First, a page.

of the Jews from Egypt.
"And when we cried unto the Lord, he heard our voice, and sent an angel,
and have brought us forth out of Egypt: and, behold, we are in Kadesh,
a city in the uttermost of thy border."
So the Angel of the Lord received credit for having brought the people out of the land of bondage.
In Isaiah 63:9 we see that "the Angel of his presence saved them: in his love
and in his pity he redeemed them; and he bear them, and he carried them all the days of old."
In other words, the loving providence and the compassion of God revealed in Jesus Christ
in the pages of the New Testament is not really new.
It is simply an extension of what God was revealing to His people
who had spiritual eyes with which to see all through the Old Testament.
Jesus Christ is the same yesterday, today, and forever.
When in love and compassion He ministered to His people, the people of Israel,
He simply was revealing what we have found to be true of Him in His life, His death,
His burial, and His resurrection here on earth.
Other Scriptures give us additional implications, so let us look at the incarnation.
It is interesting to note that the Jewish writers consistently interpret the praise,
"the Angel of the Lord" as referring to the Messiah.
The Jews accept only the Old Testament, but when they read and interpret the Scriptures
their scholars construe this angel as being a fore-gleam of Messiah.
They gave him the name, Metatron.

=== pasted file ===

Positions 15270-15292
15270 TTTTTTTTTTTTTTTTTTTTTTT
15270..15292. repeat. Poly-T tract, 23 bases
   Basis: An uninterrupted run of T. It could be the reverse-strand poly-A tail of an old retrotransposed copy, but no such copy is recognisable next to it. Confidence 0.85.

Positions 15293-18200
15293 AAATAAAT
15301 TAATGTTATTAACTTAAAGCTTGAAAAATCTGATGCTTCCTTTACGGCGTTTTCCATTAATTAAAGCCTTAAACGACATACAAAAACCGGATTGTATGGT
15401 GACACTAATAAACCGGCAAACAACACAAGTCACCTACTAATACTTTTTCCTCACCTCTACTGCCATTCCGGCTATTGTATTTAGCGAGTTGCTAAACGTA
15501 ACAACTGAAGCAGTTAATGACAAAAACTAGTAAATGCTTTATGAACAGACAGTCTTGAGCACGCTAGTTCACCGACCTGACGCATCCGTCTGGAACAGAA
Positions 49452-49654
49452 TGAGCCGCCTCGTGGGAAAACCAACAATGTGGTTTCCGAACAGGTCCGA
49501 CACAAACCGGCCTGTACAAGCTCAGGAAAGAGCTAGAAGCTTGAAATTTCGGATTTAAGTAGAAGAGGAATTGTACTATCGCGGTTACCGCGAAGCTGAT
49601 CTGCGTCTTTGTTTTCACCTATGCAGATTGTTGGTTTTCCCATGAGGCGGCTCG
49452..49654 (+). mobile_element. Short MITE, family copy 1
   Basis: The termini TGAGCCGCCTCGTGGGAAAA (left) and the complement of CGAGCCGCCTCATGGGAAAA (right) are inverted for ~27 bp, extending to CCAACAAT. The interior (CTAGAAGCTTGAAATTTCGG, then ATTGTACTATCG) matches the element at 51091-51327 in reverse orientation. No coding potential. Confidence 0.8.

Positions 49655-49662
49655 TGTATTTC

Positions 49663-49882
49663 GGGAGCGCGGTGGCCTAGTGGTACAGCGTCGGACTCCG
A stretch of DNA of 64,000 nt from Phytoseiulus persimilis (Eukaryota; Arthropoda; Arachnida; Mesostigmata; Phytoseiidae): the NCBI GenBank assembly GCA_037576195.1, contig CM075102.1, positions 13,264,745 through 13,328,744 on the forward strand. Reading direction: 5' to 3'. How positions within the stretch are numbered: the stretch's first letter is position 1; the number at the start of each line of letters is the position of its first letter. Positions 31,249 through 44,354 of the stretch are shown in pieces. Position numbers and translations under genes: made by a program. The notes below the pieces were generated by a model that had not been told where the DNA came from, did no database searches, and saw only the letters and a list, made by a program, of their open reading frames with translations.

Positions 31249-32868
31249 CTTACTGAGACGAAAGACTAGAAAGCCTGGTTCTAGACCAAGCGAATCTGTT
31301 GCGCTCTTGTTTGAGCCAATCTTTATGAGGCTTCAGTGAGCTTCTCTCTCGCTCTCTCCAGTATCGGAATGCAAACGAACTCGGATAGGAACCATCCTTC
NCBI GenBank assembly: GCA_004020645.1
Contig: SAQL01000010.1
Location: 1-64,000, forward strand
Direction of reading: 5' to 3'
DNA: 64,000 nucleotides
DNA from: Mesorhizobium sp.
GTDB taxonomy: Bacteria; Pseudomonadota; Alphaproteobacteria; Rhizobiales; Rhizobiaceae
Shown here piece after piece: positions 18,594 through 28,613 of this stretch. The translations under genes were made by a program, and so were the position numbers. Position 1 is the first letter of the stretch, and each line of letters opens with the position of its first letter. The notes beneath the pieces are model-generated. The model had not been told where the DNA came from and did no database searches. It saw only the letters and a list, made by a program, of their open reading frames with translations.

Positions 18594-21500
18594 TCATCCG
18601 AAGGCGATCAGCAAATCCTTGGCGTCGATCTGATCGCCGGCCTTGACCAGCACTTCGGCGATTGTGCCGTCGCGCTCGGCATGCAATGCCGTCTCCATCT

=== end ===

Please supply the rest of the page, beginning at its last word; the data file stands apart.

Ancient Jewish scholars call him the "Angel of Countenance," because he sees
and beholds God's countenance continuously.
One statement from the Talmud declares the Metatron, the Angel of the Lord,
is united with the most high God by oneness of nature.
So the Jewish writers see God himself been revealed to human beings in this Metatron.
Another Jewish source speaks of this Angel as having dominion over all created things.
Think about this New Testament verse in Hebrews 1:1-2 where we read:
"God, Who at sundry times and in divers manners spake in time past unto the fathers
by the prophets, Hath in these last days spoken unto us by his Son."
God chose to reveal Himself in different ways in the Old Testament,
and one of these ways was through the Angel of the Lord.
But finally, the ultimate revelation came when Jesus Christ, God's Son
incarnate in human flesh, came to reveal the heart of God to the mind and life of man.
The New Testament does not make the same kind of reference to the Angel of the Lord.